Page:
A few advantages that dredging may offer is that often you can continue operation during the process and the water level does not need to be lowered. Dredges can be equipped with protection devices (guides or rollers) to prevent damage or puncturing lined ponds or lagoons if necessary. River Sand also can provide necessary power for the whole process as well. Dredging can also help meet stringent NPDES discharge requirements set forth by EPD and EPA. River Sand, Inc. can help you evaluate the best process while considering your individual project’s factors and budget.
A lagoon or pond at a wastewater treatment plant can be dredged to remove excess sludge. First a dredge is placed in the water and connected to a pipeline. An auger dredge is best for this application. The dredge is propelled with a cable that is anchored along the shoreline. The dredge auger agitates the material until it is sucked into the pump. It is transported by the pipeline to a dewatering system. The dewatering is usually either a belt press or geosynthetic dewatering tube. The filtrate is returned to the pond, and the sludge disposed of properly.
Algae can be expensive to treat and remove from drinking water. It can even be deadly. During summer months algae blooms in raw water reservoirs can be a concern. Treating the lake with alum treatments is one way to reduce the available Phosphorus within the water. However, dredging is another method that actually removes phosphorus that is attached to the sediment. Dredging can improve water quality be removing excessive phosphorus and sediment, reducing treatment costs for algae and turbidity. Dredging can also increase storage capacity and decrease drought conditions.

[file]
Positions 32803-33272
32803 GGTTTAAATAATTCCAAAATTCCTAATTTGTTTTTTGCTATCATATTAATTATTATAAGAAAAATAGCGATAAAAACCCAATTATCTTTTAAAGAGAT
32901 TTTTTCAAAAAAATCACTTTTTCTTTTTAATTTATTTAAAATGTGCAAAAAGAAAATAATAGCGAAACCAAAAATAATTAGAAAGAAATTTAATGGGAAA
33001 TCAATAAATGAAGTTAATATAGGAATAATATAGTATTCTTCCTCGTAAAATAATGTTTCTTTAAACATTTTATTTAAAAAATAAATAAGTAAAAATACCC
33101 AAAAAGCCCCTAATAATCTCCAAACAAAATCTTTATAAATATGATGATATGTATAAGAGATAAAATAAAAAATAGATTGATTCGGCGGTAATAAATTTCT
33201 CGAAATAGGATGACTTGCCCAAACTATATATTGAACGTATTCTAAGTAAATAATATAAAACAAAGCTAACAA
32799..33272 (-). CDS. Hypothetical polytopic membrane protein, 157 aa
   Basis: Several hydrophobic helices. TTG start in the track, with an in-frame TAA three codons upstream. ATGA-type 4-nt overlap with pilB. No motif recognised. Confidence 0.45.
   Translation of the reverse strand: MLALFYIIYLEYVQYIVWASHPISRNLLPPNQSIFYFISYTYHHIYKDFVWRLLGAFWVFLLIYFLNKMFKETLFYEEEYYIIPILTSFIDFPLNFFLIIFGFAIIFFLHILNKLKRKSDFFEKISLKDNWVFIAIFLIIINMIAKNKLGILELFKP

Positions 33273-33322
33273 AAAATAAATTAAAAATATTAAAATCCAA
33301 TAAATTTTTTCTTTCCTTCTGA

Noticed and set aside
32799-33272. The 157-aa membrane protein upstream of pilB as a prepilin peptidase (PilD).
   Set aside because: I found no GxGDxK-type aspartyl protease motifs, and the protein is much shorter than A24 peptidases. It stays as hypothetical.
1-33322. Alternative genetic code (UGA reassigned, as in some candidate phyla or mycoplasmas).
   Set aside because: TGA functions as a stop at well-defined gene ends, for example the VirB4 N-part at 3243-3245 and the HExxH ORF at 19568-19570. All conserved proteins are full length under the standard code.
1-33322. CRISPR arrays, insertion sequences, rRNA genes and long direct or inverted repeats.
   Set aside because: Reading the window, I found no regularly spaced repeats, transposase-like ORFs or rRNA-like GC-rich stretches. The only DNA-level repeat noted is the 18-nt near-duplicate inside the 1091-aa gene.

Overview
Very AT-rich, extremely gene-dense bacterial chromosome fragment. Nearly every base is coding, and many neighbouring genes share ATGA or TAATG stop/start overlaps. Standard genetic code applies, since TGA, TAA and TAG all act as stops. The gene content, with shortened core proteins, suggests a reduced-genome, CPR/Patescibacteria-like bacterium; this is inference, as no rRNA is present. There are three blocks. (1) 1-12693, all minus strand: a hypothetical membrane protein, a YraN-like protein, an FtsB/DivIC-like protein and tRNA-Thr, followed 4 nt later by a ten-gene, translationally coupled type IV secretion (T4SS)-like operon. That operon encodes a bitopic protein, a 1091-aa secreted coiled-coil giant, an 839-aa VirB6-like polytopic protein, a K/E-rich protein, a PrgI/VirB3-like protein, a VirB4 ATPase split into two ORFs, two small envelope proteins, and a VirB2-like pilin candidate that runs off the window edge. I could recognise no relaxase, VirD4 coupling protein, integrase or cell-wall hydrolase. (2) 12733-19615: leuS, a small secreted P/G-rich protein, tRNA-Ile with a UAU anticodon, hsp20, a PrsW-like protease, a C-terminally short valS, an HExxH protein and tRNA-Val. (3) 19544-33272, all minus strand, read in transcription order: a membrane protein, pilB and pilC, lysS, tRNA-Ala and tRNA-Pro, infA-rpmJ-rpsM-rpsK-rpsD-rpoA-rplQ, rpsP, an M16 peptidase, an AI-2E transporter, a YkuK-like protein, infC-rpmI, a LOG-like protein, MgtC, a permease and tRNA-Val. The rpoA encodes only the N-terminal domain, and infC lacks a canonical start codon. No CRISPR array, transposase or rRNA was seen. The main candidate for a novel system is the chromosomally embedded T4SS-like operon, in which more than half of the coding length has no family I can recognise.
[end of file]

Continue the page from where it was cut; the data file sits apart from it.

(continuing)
Bio-slopes are designed to treat sheet flow from adjacent impervious surfaces such as roads. Stormwater sheet flow moves off of the roadway, sometimes through another filter treatment, over a bio-slope. Runoff is filtered through the bio-slope and the bio-slope media. The bio-slope media is composed a combination of coarse aggregate and permeable soil particles with high water retention capability. Bioslope mix may include aggregates, perlite, dolomite, and gypsum. The dolomite and gypsum components help treat stormwater and act as a buffer for acidic pH conditions and provide treatment for heavy metals. Perlite aids in the treatment of particulates, metals, and nutrients with it primary function being to retain moisture. Treated runoff exits the bioslope system through a granular drain backfill material and sometimes with a perforated drain pipe. The overall effect filters stormwater to reduce the amount of runoff and improve water quality from runoff.
Many water treatment plants are designed to store raw water within a reservoir prior to treatment. If your reservoir is losing capacity as a result of sedimentation, dredging may be the best solution. Dredging can remove the sediment without lowering the water level, and use of NSF polymers ensure that drinking water supply continues safely. Hydraulic dredging is a preferred method to dredge the sediment while the water remains in the reservoir.
If your pond discharge is not meeting the NPDES suspended sediment, turbidity, or other requirement, cleaning out the pond may be a solution. Dredging can restore the capacity of the pond allowing fine silt to settle and treatment timeframes achieved. NPDES permits are used in mining, construction, and farming. Regardless, ponds are designed for capturing incoming silt and treating water effectively.